Concert concludes justice march from Denver to Colorado Springs to peacefully confront the anti-gay bigotry of Focus on the Family
SOULFORCE PRESS RELEASE: July 23, 2006
For Immediate Release
Contact: Richard Lindsay, Interim Media Director
(Colorado Springs, CO) — The 1000 Watt March, Vigil and Concert ended last night with a celebration of family in song. Billy Porter wowed the audience gathered in front of Focus on the Family headquarters with a mix of gospel, soul and Broadway. Between songs, Porter told the audience how much the work of Soulforce had meant to him in his personal spiritual journey and his family’s acceptance of his sexual orientation. He related an all-too-familiar story to the audience of lesbian, gay, bisexual and transgender (LGBT) people and their families, of being brought up in a highly religious family and being told he could not reconcile being gay and being Christian. After many battles with God, Porter said he had lost his voice five years ago to health problems and felt God was telling him he had to start using his voice to speak out about his spiritual journey as a gay man. His voice returned to nearly full strength, and he went on to write a critically acclaimed one-man show, Ghetto Superstar, and record a sizzling sophomore album, On the Corner of Broadway and Soul. More importantly, his strict Pentecostal mother, with whom he had been estranged, came to accept him as a gay man, in part through reading Soulforce founder Mel White’s book, Stranger at the Gate: To Be Gay and Christian in America. The audience teared up with Porter as he told them that his mother, who always prays with him when they end their phone conversations, recently prayed for the first time for Billy and his partner.
Prior to the concert, several hundred people joined in a two-mile justice march from Rampart Park to the Focus on the Family headquarters, led by Judy Shepard and actor Chad Allen. Members of the crowd, which came from all over Colorado — and all over the nation — carried rainbow flags and American flags, and signs with slogans like: "Separate church and hate." The marchers split into two lines and wound around both sides of the Focus on the Family campus, eventually meeting up on the other side. They joined hands forming a line across the entire front of the massive complex of buildings and stood in silent protest of Focus on the Family teachings that denigrate and demean LGBT people.
Speaking to the parents of LGBT children, Judy Shepard, mother of slain gay college student Matthew Shepard said, "The men who killed my son have families who care about them and worry about them. There are some parents who throw their children out because they are lesbian, gay, bisexual and transgender. Are you telling me that your child being gay is worse than being a murderer?" Shepard added, "You have to love them, they’re your kids."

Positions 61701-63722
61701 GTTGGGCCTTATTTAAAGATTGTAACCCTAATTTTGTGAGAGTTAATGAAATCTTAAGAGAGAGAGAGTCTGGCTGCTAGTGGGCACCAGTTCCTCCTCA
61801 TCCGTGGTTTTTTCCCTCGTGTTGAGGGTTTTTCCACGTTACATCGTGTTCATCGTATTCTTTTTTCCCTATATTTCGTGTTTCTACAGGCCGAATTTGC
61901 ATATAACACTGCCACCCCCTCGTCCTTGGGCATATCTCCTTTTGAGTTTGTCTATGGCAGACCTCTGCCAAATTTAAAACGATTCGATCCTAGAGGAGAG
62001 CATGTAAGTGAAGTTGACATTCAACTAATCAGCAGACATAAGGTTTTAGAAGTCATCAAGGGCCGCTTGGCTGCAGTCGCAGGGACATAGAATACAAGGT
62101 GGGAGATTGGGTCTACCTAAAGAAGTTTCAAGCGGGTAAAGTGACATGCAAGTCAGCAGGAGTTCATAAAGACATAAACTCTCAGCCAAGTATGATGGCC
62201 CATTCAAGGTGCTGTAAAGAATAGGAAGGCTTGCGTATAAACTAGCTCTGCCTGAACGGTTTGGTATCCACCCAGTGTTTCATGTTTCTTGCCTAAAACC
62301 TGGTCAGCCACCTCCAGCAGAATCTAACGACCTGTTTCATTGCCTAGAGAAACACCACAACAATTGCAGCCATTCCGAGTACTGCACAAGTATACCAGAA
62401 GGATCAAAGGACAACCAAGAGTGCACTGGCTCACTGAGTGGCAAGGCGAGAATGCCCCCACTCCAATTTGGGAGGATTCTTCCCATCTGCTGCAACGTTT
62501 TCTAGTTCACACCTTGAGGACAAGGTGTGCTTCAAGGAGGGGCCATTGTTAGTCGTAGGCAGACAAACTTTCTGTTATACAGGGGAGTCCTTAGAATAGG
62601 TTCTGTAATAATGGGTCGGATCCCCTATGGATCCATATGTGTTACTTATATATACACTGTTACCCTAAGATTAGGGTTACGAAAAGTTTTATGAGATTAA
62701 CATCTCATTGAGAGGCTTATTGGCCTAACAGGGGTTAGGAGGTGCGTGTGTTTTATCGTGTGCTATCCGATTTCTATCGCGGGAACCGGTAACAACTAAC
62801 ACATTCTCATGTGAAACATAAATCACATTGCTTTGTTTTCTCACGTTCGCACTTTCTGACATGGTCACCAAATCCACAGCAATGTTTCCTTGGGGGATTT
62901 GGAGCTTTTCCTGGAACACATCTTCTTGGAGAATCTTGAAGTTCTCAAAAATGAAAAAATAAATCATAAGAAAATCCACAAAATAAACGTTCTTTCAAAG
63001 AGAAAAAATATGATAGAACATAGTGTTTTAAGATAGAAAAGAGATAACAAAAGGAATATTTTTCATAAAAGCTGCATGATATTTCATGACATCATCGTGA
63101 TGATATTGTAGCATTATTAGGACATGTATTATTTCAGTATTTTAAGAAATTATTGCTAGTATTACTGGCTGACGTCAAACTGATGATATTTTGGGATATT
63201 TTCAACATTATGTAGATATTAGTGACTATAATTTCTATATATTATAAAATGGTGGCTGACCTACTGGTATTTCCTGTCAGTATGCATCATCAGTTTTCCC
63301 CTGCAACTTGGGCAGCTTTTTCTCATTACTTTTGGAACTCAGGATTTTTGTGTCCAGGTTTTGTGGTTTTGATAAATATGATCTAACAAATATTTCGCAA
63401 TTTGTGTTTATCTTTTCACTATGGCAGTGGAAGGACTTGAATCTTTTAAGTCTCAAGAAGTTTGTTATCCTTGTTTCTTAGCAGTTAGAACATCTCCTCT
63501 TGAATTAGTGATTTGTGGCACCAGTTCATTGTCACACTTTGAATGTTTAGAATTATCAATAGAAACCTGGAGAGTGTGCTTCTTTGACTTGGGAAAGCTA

Openly gay actor Chad Allen said about the LGBT community, "This is my family and I am proud of my family. It’s a colorful family and I love it. I am proud of how we have overcome all kinds of oppression." He quoted a scripture verse that says you can judge a tree by its fruit, and suggested that the spiritual fruit born from the struggles of the LGBT community have proved its value to the human family.
After addressing the audience, Shepard invited all parents of LGBT children to join her in presenting a gift to Focus on the Family. The diminutive mom then marched down the center aisle of chairs set up for the concert with a red album with "Family" written across it in script. The book included photos and brief bios of all the families that had taken part in the 65-mile march from Denver to Colorado Springs. Several dozen family members of LGBT people followed Shepard up to the gates of Focus on the Family bathed in the light of news cameras. As they approached the line, Chad Allen called out to Focus on the Family staffers who had gathered to comment on the event to the media. A security guard approached as the assembled family members held their breath to see if Focus on the Family would accept Soulforce’s gift of the stories of the lives of LGBT families. The security guard agreed, and the audience cheered as Shepard handed over the red album, engulfing her in hugs and thanking her for her powerful witness as a mom who loved and accepted her gay son even when the world did not.
After a night of singing, dancing and marching for justice, executive director Jeff Lutes addressed the audience at the end of Billy Porter’s stellar performance. Lutes said, "When you go home this evening, hug your kids or your parents, tell your partner or your friends you love them, and know that God loves you and your family exactly as you are." It was a fitting benediction for a week spent celebrating and fighting for the real meaning of ‘family.’
To find out more about the Soulforce 1000 Watt March, Vigil and Concert, please see: www.soulforce.org/1000wattmarch.
Consistent with the first step in the principles of nonviolence taught by Gandhi and King, Soulforce researched and documented false claims by Focus on the Family about LGBT people, couples and families. That research is compiled in a booklet, entitled "A False Focus on My Family" and a DVD, entitled, "Dear Dr. Dobson." This powerful and eye-opening booklet is available free online at www.soulforce.org/article/false-focus-family and the DVD is available free to press upon request.
Soulforce’s purpose is freedom for lesbian, gay, bisexual, and transgender people from religious and political oppression through the practice of relentless nonviolent resistance. For more information go to www.soulforce.org.